Regional Sales Director
Tell us about yourself. How did you come to Tulane?
I found Tulane through a friend from high school's older brother. I was dead set on
attending a small school in the Northeast when I decided to visit Tulane, which turned
out to be one of the best decisions I've ever made. From the second I set foot on
campus, I knew I wanted to attend Tulane.
Bachelor of Arts, Communication 2011
What do you do?
I'm in charge of revenue growth and market development for Schoology in K-12 educational organizations. My territory is New York, New England (CT, RI, MA, NH, VT, ME), Delaware, and Idaho.
What skills do you use regularly?
· Microsoft Office
· Public speaking
· Time management
How did you get to where you are today?
Right place, right time. Networking through mutual friends found me this position, and I jumped ship (and cities) to take this job.
What are some of the pros of your current position or role?
Fast-paced, autonomous work environment.
Some of the cons?
Sometimes it rains when I'm on the road.
What did you study at Tulane?
What insights did you have as a college student?
Don't be afraid to take classes that seem interesting to you, and don't fall into a major because all your friends say it's easy. Also, classes that may not seem relevant are ALWAYS relevant. The skills you learn along the way is where you find the real value. You'd be surprised how “random” classes I took in college (Sociology, Philosophy, History, and so forth) have impacted my professional development.
What academic advice would you offer incoming students?
It's okay to not know what you want to do. The thing is, most adults still don't know what they want to do. Just follow your interests and more importantly, don't be afraid to take risks. You learn more along the way.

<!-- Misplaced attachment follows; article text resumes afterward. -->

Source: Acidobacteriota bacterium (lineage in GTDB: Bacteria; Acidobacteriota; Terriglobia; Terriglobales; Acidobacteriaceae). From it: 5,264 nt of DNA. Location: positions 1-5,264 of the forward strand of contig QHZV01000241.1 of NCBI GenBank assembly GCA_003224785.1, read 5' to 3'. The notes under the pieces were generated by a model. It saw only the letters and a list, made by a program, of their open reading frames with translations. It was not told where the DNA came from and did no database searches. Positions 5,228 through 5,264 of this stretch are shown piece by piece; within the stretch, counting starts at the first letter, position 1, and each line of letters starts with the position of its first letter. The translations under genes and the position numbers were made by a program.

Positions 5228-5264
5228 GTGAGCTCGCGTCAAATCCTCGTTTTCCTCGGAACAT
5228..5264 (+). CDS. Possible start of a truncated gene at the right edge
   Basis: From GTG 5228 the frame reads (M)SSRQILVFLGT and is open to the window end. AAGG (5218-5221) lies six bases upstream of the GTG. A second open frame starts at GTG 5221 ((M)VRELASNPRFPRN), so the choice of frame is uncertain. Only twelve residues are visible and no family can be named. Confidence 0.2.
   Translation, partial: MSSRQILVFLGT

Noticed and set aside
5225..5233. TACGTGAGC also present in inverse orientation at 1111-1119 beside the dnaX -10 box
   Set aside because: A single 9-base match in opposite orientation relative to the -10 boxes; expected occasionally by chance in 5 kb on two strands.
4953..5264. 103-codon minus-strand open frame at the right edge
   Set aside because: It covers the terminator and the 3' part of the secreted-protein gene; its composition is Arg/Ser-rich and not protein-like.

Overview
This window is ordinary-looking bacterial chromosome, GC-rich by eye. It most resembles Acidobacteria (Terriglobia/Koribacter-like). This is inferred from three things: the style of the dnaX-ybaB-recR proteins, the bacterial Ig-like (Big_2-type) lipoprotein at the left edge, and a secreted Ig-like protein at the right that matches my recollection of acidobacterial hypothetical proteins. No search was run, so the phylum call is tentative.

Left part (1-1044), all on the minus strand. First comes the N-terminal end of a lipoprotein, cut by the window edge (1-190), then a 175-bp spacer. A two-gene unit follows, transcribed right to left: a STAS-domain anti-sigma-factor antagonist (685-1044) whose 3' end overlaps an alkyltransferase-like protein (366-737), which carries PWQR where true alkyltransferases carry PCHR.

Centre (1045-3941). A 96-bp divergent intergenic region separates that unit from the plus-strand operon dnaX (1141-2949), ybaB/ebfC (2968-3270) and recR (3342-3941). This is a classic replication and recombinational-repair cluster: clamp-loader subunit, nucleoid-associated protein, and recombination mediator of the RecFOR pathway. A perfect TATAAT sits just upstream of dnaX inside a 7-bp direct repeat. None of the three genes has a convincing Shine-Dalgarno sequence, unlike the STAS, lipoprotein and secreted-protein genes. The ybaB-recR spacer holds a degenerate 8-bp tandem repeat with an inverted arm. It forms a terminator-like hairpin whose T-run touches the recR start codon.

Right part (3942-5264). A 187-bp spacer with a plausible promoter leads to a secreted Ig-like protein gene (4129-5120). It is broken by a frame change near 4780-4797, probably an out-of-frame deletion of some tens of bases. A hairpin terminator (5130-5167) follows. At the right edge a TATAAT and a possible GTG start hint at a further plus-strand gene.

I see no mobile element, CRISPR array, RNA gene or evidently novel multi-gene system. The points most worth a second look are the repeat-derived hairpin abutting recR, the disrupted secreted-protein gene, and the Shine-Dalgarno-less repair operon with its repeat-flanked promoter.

Discuss a class that had a significant impact on you.
"The Wire," a 2000 level Sociology course. This course changed my world and the way I view social class and structures. It also challenged me to take a stance on my beliefs/morals on controversial (but very real) issues surrounding race and sexuality.
What was your first job after earning your undergraduate degree?
Sales at the Washington Business Journal, then Sales Operations at a startup company called Womply.
Do you have any other recommendations?
Be honest with yourself and accept "I don't know" as an answer when choosing courses, jobs, and a career. Do a little research on things that interest you and ask yourself "why" more often. Don't be afraid to start something new.
Also, don't listen to your parents as much as they taught you to. They grew up in a different world than you did. Take everything that everybody says with a grain of salt, and make decisions on your own. We're all still learning – even your parents.
What do you wish you had known as a first-semester freshman?
1. Treat school like a 9-5 job. You will have more fun at night that way, and enjoy all the free time during exam periods a lot more, as well.
2. Get involved in something and diversify your group of friends. You will thank yourself later in college.
3. Learn your roommate's class schedule.
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